Sussing Out Shame

This isn’t really Act III, but rather an aside. A bonus. A trundle of thoughts, if you will, that try to get at the issues I addressed in the previous Letting Myself Off the Hook acts.

Ah, for shame.

It’s an elusive concept, something I really don’t understand. I do know that I often feel shame when I don’t know things. What things?

Gosh, anything I think I should know. Or that I think others think I should know.

Things I think I should know a lot about.

  • current events/news
  • politics
  • American history
  • world history
  • classical music
  • types of flowers
  • dog breeds
  • kinds of foods
  • cooking techniques
  • geography
  • religion
  • very popular things

It’s interesting because some things I’m okay with not knowing, because I don’t expect myself to know them (partly because I don’t think others expect me to know much about them). 

Things I am okay not knowing much about.

  • cars
  • computers
  • household repairs
  • music genres (except classical)
  • science
  • math
  • different cultures
  • taxes

This is actually a great exercise in confronting my discomfort about not knowing stuff. When I elevate each subject to a bullet, it brings to the fore just how arbitrary the items I think I should (or in turn, that I don’t expect myself to) know are.

Where did I get these topics? What is their unique origin story? For surely they must all have one.

I can tell one of these stories.

The oh my god I can’t believe I don’t know this I must be so uncouth and uneducated-current events topic originates from an experience in high school. My super smart friend – who believed I was also super smart and couldn’t understand why I wasn’t in the Gifted & Talented program with her (yet another source of shame) – had us compile a montage of stories of the year for the school newspaper (which we both wrote for).  As she listed off each major global news event (and they were major because I looked them up, full of shame, later), I either expressed ignorance about the event or it was clear I wasn’t familiar with what had been happening in the world all year.

I don’t remember all the details, and I certainly don’t remember my friend’s saying anything directly to me about the not knowing, but I do recall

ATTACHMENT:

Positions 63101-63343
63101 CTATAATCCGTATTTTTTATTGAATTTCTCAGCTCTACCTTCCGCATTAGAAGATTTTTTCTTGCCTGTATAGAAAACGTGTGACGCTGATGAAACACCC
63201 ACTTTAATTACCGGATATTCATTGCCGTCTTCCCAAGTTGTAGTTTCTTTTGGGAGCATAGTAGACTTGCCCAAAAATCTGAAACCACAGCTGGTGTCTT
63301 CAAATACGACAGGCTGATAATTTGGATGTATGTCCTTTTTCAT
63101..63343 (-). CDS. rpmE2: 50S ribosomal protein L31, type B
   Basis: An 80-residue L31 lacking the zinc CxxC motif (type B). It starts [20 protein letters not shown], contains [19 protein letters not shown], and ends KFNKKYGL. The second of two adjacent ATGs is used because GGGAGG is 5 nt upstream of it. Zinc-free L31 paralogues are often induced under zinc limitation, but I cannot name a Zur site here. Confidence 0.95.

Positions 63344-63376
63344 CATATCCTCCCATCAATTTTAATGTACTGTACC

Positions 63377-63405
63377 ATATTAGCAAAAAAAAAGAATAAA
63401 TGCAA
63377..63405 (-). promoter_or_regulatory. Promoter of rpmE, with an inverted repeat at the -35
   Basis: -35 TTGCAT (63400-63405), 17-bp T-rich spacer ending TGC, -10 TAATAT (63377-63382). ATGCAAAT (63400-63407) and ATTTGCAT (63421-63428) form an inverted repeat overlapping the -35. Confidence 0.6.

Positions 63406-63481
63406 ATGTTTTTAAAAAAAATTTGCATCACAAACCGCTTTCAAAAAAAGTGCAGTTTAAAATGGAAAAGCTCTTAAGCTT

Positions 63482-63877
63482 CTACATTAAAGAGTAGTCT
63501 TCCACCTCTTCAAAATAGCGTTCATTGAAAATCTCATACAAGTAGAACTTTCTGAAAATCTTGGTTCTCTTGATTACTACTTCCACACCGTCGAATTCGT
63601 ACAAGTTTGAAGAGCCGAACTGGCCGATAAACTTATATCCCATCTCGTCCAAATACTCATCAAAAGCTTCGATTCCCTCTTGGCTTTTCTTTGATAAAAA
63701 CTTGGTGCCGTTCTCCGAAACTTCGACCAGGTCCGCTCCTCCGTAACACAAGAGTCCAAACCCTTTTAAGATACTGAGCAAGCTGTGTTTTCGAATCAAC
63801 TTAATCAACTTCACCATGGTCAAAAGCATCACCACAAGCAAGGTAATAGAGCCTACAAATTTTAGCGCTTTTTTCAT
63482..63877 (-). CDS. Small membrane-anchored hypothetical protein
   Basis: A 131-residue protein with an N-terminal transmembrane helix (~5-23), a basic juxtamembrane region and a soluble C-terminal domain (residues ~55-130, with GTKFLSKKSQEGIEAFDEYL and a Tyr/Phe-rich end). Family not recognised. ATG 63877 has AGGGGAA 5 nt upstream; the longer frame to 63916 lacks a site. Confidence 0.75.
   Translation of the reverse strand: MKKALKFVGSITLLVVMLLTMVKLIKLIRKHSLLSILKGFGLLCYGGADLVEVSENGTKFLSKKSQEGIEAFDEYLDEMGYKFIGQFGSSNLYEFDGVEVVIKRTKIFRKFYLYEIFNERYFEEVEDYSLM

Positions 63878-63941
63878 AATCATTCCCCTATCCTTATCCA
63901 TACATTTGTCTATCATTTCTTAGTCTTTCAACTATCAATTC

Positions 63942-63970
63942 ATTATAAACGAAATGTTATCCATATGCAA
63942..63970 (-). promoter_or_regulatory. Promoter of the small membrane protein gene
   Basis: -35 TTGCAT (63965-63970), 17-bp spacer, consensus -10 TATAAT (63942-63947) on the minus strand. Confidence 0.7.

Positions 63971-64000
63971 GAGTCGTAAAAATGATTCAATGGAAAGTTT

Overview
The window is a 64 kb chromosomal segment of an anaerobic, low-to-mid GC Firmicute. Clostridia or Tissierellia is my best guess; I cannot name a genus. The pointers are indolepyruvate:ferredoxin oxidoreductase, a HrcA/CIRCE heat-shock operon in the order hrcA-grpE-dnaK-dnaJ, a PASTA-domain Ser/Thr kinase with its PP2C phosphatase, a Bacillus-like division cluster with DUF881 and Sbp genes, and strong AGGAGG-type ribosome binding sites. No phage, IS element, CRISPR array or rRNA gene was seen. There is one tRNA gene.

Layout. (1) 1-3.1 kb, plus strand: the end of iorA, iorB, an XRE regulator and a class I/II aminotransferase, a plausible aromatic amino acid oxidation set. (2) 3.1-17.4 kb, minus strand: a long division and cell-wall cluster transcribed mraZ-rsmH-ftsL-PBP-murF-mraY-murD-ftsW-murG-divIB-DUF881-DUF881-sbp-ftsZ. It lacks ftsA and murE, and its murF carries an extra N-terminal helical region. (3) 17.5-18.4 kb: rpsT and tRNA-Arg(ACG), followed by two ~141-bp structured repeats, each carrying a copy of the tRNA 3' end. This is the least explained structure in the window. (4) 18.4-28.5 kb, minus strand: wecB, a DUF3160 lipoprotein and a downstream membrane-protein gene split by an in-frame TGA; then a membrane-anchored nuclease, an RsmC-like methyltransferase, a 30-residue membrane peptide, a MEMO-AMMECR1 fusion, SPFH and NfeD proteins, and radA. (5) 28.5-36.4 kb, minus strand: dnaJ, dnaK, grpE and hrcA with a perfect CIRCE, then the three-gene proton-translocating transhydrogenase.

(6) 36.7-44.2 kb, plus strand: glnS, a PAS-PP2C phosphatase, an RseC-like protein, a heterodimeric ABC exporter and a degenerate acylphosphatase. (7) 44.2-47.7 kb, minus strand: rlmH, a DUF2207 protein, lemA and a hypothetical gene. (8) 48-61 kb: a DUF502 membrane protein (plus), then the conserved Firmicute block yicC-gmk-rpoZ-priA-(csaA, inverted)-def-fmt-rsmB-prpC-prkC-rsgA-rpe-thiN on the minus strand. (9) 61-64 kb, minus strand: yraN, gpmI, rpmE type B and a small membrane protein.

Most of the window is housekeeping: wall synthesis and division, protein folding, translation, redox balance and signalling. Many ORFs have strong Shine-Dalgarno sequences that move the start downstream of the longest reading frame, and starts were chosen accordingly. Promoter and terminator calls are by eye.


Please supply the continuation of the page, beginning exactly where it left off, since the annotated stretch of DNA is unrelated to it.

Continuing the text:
turning red and feeling tremendous shame at not knowing these things.

I berated myself and for a long time afterward, I vowed to read the newspaper diligently every day, so that I would know about things if someone asked. Not because I was genuinely interested in current events, but because I had learned that I was expected to know certain things, especially given how smart people thought I was.

That was a lesson that has stuck with me and influenced my behavior. I do realize much of my fear of being exposed as ignorant is self-made and self-perpetuated; however, as I’ve mentioned before, I know people who have a tendency of boasting about knowing things, and scolding others for not knowing. I’ve experienced it, and I’ve seen it. And I’m not just saying that because I’m highly sensitive. I know this happens.

So in the spirit of letting myself off the hook, what next?

Well, the first step, which I’ve taken, is acknowledging the lists of things I think I should know or that I’m okay with not knowing. If possible, it would probably help to figure out where each comes from. Their origin stories may reveal the reasons behind my knowledge-shame. I won’t spend years tracking each of them down, though. I’m a firm believer in accepting the state of mind I am in now, and not always trying to thoroughly resolve past hurts. So at some point, I’ll move forward and…

…and what? What do I do with these lists? When a topic comes up about which I feel I should be well-versed (especially in a social group), what do I do?

Fake it until I make it?

Conjure up a different personae to issue a public diatribe?

Take a moment to reason with myself, thinking about what I do know, and let the rest fall away, including other people’s stuff around knowledge (because I can’t be the only one with knowledge issues)?

I don’t know!

1 Comment (+add yours?)

  1. Trackback: Taking the Learning Out of the Classroom « Dawnrey

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